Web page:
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Madonna: Bedtime Stories

Album Reviews:

Rolling Stone (12/15/94, pp.93-94) - 3.5 Stars (out of 5) - "...Madonna has come up with some awfully compelling sounds....lush soul and creamy balladry....Bass-heavy grooves pushing along when more conventional sentiments threaten to bog it down..."

Musician (12/94, pp.91-92) - "...BEDTIME STORIES is closer to her first three albums, putting a heavier emphasis on pop and dance content than on straight-up soul....BEDTIME STORIES doesn't raise hackles or cultivate controversy....It simply concentrates on the music..."

Village Voice (2/28/95) - Ranked #26 in the Village Voice's 1994 Pazz & Jop Critics Poll.

New York Times (Publisher) (1/5/95, p.C15) - Included on Stephen Holden's list of the Top 10 Albums Of '94 - "...Easily Madonna's best album..."

NME (Magazine) (12/24/94, p.23) - Ranked #30 in NME's list of the `Top 50 Albums Of 1994.'

NME (Magazine) (10/29/94, p.47) - 9 (out of 10) - "...Initially sweet and polished, BEDTIME STORIES is ultimately her most lasting LP to date..."

Album Notes

Personnel: Madonna (vocals); Tommy Martin (guitar); Colin Wolfe (bass); Marius DeVries (programming); Niki Harris (background vocals); Dallas Austin, Rick Sheppard.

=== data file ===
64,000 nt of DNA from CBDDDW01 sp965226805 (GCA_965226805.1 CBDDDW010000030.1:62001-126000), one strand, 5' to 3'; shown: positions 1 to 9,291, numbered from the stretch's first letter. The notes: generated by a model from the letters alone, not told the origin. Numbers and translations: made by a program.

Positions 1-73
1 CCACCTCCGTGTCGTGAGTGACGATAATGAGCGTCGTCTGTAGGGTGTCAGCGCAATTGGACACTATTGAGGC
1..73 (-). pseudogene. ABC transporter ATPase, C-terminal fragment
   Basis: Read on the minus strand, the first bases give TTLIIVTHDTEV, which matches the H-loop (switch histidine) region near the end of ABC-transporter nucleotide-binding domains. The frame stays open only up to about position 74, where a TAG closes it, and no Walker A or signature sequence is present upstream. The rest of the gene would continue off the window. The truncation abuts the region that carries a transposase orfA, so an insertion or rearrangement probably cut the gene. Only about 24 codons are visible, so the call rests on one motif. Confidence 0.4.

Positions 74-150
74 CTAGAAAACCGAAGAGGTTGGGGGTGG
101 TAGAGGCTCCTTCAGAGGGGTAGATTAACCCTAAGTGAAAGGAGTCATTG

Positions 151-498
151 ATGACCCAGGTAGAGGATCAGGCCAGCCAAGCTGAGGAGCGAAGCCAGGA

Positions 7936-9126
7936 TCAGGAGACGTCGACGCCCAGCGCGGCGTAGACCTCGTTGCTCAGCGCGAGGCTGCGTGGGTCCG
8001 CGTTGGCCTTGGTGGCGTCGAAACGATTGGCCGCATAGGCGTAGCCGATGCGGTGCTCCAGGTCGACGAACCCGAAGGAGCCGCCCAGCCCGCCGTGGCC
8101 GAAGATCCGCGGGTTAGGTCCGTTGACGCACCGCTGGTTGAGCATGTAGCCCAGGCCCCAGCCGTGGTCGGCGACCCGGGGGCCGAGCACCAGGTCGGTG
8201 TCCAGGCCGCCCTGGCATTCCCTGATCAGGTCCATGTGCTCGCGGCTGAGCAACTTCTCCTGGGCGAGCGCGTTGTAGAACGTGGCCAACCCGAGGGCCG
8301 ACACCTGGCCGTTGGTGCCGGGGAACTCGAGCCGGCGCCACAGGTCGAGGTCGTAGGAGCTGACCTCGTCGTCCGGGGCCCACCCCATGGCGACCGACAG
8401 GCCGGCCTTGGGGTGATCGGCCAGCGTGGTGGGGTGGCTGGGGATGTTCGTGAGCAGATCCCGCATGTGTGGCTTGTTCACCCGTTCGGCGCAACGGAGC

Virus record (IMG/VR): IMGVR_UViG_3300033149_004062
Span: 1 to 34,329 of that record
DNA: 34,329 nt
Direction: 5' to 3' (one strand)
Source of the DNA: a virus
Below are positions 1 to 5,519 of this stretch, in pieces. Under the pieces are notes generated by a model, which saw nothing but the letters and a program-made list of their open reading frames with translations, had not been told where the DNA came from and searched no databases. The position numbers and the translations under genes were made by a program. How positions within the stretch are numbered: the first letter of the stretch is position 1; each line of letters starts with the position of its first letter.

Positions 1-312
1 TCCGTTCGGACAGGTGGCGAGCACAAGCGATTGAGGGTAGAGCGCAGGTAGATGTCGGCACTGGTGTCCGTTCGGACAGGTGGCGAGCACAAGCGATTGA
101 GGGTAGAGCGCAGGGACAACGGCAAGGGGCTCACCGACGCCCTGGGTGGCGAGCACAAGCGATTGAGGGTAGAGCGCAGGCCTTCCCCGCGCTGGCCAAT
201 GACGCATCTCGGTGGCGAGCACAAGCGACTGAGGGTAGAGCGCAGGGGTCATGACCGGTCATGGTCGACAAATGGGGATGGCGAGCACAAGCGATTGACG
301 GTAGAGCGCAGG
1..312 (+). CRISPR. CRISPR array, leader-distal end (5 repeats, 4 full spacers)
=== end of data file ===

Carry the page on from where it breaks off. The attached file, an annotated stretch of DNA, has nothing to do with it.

Producers: Nellee Hooper, Madonna, Dallas Austin, Dave "Jam" Hall, Babyface.

For Madonna, pop music is the canvas of her greatest aspiration. While some critics might be ready to write her off, BEDTIME STORIES reasserts Madonna's claim to the R&B/dance floor turf she ceded to others as her own productions became elaborately self-conscious. And where performers like R. Kelly filled the breach with risque, sexually explicit fare, BEDTIME STORIES marks Madonna's return to a more stylized, elegant form of R&B.

Not that Madonna has gotten herself to a nunnery, as the soft-focus ooohing and aaahing of "Inside Of Me" demonstrates, but the overall approach on BEDTIME STORIES is less carnal, more romantic (like the difference between the Supremes and Salt N' Pepa). But in collaborating with innovative producers such as Babyface and Dallas Austin, Madonna has again positioned herself on the cutting edge of modern R&B (compare the layered, collage-like production of "I'd Rather Be Your Lover" and "Human Nature" to Dallas Austin's innovative collaborations with Joi on THE PENDULUM VIBE, or, for that matter, with the eerie "Bad Baby" from P.I.L.'s METAL BOX).

The spooky "Sanctuary" samples Herbie Hancock's "Watermelon Man" to create an African backdrop for Madonna's tale of earthy devotion, while the Icelandic diva Bjork's elliptical "Bedtime Stories" propels Madonna way beyond the limits of language on this crafty, near Eastern textured arrangement. The Oriental-flavored R&B of "Take A Bow" provides a confessional epilogue for this delicately-mannered program.


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